Thus, optimal observing conditions and dark skies should provide a maximal
unimpeded view of possible auroral activity.

Observers who successfully spot auroral activity are asked to report
their findings to: http://www.spacew.com/www/auroras.html so others may see
the observations. All reports are permanently archived for potential future
scientific use. Space weather forecasters at the Space Environment Center and
elsewhere also make use of the reports submitted by amateurs to this site.

We are also interested in receiving digitized (scanned) photographs of
auroral activity that amateurs make during this storm. Later, we will release
a compiled list of the images we receive on a web page with appropriate
credits to those who provided them to us. We will also provide any links to
the images that are included with the images. Imagery can be e-mailed to:
Es sind eindeutig Polarlichter. Diese Warnung hab ich heute erhalten:

STD@Solar.Spacew.Com. Please include appropriate wording for credits and
links to any of your web pages for further information.

The current estimated visible limits of auroral activity may be seen
from the map provided at: http://www.spacew.com/www/aurora.html. Spacecraft
derived imagery and products are also available within that page.

The duration of this disturbance will probably continue through the mid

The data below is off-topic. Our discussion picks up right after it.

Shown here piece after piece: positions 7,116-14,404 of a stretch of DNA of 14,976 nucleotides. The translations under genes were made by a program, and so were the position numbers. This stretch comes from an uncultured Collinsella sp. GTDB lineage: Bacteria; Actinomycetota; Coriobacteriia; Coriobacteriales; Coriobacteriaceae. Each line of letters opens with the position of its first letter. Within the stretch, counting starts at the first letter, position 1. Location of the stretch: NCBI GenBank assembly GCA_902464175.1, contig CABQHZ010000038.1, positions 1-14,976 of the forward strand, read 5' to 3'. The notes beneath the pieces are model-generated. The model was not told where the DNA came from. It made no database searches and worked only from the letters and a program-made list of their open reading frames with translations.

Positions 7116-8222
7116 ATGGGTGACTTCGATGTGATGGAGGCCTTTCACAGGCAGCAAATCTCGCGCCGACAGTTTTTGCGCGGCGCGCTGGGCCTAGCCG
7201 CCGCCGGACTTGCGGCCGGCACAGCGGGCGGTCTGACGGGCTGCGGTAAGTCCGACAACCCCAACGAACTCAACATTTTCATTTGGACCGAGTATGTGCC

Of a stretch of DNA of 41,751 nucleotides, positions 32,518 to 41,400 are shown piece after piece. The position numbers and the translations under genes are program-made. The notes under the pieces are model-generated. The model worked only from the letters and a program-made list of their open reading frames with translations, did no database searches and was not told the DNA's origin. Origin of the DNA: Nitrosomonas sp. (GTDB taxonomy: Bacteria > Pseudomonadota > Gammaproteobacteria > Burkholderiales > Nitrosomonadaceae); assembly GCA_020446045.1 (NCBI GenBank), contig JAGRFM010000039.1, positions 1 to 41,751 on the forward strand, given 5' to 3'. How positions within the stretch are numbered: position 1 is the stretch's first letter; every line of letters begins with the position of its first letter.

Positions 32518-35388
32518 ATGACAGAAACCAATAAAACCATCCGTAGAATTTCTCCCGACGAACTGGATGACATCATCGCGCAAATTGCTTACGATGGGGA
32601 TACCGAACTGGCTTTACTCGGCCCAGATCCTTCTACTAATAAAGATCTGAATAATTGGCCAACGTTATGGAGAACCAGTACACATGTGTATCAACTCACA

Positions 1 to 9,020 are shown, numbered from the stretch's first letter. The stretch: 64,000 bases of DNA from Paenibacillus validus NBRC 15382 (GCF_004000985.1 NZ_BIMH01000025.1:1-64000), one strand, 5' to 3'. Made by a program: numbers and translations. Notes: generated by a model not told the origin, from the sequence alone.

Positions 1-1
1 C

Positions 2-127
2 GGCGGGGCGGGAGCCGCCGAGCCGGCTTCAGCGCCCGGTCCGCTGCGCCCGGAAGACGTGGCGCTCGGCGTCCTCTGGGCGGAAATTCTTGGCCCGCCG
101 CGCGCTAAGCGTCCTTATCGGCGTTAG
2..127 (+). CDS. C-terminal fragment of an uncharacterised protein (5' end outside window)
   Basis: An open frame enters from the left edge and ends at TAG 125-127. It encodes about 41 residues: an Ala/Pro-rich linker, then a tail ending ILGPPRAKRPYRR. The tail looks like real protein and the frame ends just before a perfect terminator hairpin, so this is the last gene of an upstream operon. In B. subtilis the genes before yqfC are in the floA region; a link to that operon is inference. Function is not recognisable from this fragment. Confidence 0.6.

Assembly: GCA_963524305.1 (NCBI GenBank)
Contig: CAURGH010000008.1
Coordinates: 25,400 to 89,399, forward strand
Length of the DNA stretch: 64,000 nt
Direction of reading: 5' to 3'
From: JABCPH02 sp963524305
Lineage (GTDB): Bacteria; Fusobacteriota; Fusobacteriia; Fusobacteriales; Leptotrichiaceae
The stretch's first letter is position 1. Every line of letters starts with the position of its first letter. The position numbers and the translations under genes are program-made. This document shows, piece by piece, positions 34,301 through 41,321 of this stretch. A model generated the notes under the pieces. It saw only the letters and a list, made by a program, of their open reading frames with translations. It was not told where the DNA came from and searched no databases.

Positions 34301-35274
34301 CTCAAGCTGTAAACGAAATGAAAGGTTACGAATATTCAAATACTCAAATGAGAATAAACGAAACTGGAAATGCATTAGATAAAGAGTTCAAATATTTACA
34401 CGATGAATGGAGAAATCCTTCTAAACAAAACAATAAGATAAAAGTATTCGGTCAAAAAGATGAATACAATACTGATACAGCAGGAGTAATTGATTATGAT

UTC hours of 07 April. The intensity of the storm could change rapidly if the
magnetic fields within the solar wind do not maintain their current southward
orientation. Such shifts in the orientation of the solar wind magnetic fields
can occur very rapidly. Within as little as 2 hours, a very strong auroral
storm can diminish to insignificant levels during such rapid swings in solar
wind magnetic field direction. As a result, for near-realtime information
concerning the state of auroral activity, rely on the sites above. Serious
users, media, and other organizations requiring immediate notification of the
arrival and current status of disturbances such as this one should consider
purchasing software such as SWARM (http://www.spacew.com/swarm) for staying
on top of these (and future) conditions.

This storm has the potential of being one of the largest events observed
so far this solar cycle.

** End of AstroAlert **